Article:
Joan Derk van der Capellen tot den Pol to John Adams: A Translation
Zwolle, 2 May 1782
I received your letter of the 6th of April. The reasons cited by your excellency have convinced me that it would be impossible toemploy, in this country, my friend Valck1 in the service of Congress. Because of this, he decided to emigrate, and I can assure your excellency that we are losing an enlightened and worthy citizen. I will greatly miss him.
Mr. Jan Hendrick Christiaan Heineken, son of a fine minister I know, is planning on leaving for Philadelphia in a few days on the General Greene, Captain Edward Bacon. This young man, raised in the world of commerce by his uncle, Heineken, was a philosophy professor in Deventer and then an Amsterdam merchant who had the unfortunate bad luck of finding himself in St. Eustatius and being stripped of all of his possessions. A group of merchants has put him in charge of a commercial endeavor and, even though I have made it a rule never to inconvenience anyone with a solicitation, I cannot refuse to do so because of the urgent entreaties made to me by his father and others, and therefore ask your excellency to honor him with a letter of recommendation, so that they will know in America that he is not an adventurer, and that they can take an interest in him. Before his departure, he will take the liberty of getting instructions from your excellency.2
Mr. Hodshon gave me the plans for the new negotiation. I ask that your excellency withhold sixteen numbers for as much as 1,000 florins that I will supply before June 1st. I was just about to give this money to Mr. de Neufville, not knowing that your excellency has favored Mr. Hodshon with this commission. America’s credit is rising. There are several people from my province who are going to invest in the new republic, and I thank God to see it finally recognized and tied to our country!
My cousin de Marsch is, from all accounts, being sent to America. It is a political move. They want to get rid of him, while they try to prevent Mr. van Berckel’s rehabilitation as well as my own. Only public indignation can save us. Besides the Lord de Marsch, four other noblemen from Gelderland discussed my expulsion quite vigorously as a concern for all noblemen. Mr. Marsch and Mr. Zuilen have done so in writing in Zutphen and Velue. Messrs. Nyvenheim, the father and two sons, have done the same by word of mouth in Nijmegen. In spite of all this, I think it will not result in anything.3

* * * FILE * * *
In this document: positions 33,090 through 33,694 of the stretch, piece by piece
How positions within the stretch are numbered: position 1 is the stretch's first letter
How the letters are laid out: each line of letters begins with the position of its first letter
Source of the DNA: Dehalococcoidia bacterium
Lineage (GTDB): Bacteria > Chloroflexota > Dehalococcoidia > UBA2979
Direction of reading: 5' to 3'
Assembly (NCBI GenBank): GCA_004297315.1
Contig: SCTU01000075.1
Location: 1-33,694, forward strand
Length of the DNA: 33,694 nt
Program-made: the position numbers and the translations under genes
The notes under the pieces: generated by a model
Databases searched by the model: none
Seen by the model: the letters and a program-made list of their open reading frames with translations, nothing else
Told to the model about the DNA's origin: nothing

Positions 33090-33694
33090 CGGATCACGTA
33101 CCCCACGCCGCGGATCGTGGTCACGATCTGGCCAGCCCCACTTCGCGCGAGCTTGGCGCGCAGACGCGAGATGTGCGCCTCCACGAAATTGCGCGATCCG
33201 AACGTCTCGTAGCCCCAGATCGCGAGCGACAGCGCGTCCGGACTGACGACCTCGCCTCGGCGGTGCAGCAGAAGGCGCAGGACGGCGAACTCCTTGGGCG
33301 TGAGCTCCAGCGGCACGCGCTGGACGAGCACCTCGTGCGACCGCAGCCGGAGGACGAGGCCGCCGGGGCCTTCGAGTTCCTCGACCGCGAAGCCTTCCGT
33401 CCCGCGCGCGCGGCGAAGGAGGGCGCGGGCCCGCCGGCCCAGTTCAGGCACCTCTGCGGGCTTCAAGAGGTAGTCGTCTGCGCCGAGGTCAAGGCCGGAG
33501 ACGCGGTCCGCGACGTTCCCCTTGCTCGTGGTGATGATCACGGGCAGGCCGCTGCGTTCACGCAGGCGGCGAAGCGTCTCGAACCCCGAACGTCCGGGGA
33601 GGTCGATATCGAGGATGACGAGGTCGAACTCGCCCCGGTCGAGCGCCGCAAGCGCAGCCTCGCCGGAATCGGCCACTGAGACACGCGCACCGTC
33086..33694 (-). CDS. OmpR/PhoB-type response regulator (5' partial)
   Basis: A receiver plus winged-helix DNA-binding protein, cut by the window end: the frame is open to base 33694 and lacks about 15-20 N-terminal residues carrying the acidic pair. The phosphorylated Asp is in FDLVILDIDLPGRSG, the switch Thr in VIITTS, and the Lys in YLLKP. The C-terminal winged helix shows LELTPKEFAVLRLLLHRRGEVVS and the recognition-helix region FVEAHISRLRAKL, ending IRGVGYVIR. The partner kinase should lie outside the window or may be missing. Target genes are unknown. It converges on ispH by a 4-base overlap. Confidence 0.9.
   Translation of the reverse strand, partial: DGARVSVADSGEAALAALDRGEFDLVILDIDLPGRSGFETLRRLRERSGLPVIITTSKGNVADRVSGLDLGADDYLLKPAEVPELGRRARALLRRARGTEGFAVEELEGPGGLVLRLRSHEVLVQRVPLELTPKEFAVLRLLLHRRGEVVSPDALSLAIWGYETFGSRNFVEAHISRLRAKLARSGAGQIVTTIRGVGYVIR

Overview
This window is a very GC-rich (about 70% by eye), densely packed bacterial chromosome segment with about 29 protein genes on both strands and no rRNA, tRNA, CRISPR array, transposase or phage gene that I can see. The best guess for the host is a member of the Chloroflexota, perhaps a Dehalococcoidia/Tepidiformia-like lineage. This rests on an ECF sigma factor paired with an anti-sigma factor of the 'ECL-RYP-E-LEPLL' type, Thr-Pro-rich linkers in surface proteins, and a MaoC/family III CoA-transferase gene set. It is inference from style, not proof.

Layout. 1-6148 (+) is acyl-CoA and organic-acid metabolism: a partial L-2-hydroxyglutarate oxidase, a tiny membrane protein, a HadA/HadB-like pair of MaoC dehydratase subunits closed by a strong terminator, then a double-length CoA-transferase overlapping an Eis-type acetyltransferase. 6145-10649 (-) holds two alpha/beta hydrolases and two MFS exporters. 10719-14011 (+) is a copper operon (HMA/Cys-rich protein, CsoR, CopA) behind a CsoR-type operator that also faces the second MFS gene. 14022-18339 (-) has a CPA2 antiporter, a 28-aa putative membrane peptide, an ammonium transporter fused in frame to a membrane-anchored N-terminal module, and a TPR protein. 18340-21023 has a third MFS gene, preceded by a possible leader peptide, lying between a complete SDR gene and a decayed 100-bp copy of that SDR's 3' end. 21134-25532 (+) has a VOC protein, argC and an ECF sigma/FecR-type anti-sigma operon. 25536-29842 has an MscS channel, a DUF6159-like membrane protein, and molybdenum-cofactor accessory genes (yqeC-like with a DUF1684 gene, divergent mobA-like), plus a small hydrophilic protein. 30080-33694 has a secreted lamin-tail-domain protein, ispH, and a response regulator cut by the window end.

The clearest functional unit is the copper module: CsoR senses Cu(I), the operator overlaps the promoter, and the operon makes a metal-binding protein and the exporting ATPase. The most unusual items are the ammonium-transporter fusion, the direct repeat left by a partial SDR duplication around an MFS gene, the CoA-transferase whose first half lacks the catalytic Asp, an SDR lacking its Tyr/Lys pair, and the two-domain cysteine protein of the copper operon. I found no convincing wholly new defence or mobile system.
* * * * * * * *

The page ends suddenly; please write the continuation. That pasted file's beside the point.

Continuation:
Would your excellency believe that my antagonists at the last assembly could have been driven too eagerly by the Zwolle districts and have taken advantage of my criminal correspondence with America in order to have a new pretext for quarreling about me! I have been assured that it is still a fact. I again suffer for the Scottish brigade!
In a few days, the Overijssel states are assembling, apparently to make a resolution conforming to Holland’s resolution regarding mediation. Some noblemen from Gelderland gave an English sympathizer, who refused to drink to American independence, a thorough dressing down. It was the burgomaster from Nijmegen, Tingendonck, Mr. Fagel’s nephew! Capellen de Marsch played the leading role in this farce, and no sooner did the bourgeoisie follow his lead than Mr. Tingendonck saw fit to exit.
I count on being in Amsterdam before the end of the month to remit to your excellency the aforementioned money in person and to assure you that I am, with the most profound respect, your excellency’s very humble and very obedient servant
The Baron de Capellen de Pol
RC (Adams Papers); endorsed: “V. Der Capellen de Pol.”
2. Heineken was apparently sent to the United States as an agent in the case of the Prussian ship Minerva, which had been captured by the British and then retaken by the Massachusetts privateer Grand Turk. On 4 Oct. 1783 he presented a memorial to the Congress calling for the return of the vessel and cargo to its owners (PCC, No. 41, IV, f. 199–202). In 1784 the States General appointed Heineken the Dutch consul for Pennsylvania and Delaware (same, No. 128, f. 55–62). No letter of introduction for Heineken has been found.
3. In this and the following two paragraphs, Capellen expresses his continued outrage at being expelled from the States of Overijssel in the wake of his impassioned 1775 speech opposing Britain’s request for the loan of the Scots Brigade for use in America. His reinstatement was unlikely because his prominence as a supporter of the American cause and his letters to various American patriots found among Henry Laurens’ captured papers—his “correspondance criminélle”—made him a pariah to supporters of the stadholder (vol. 10:274, note 6, 380–381). If Capellen’s cousin Robert Jasper van der Capellen van de Marsch or Mr. de Zuilen published statements supporting Capellen’s reinstatement, they have not been found, but in its issues of 3 and 7 May, the Gazette d’Amsterdam published addresses by the two men to the States of Overijssel strongly supporting Dutch recognition of the United States, urging that the war against Britain be prosecuted more vigorously, and opposing any Anglo-Dutch peace negotiations.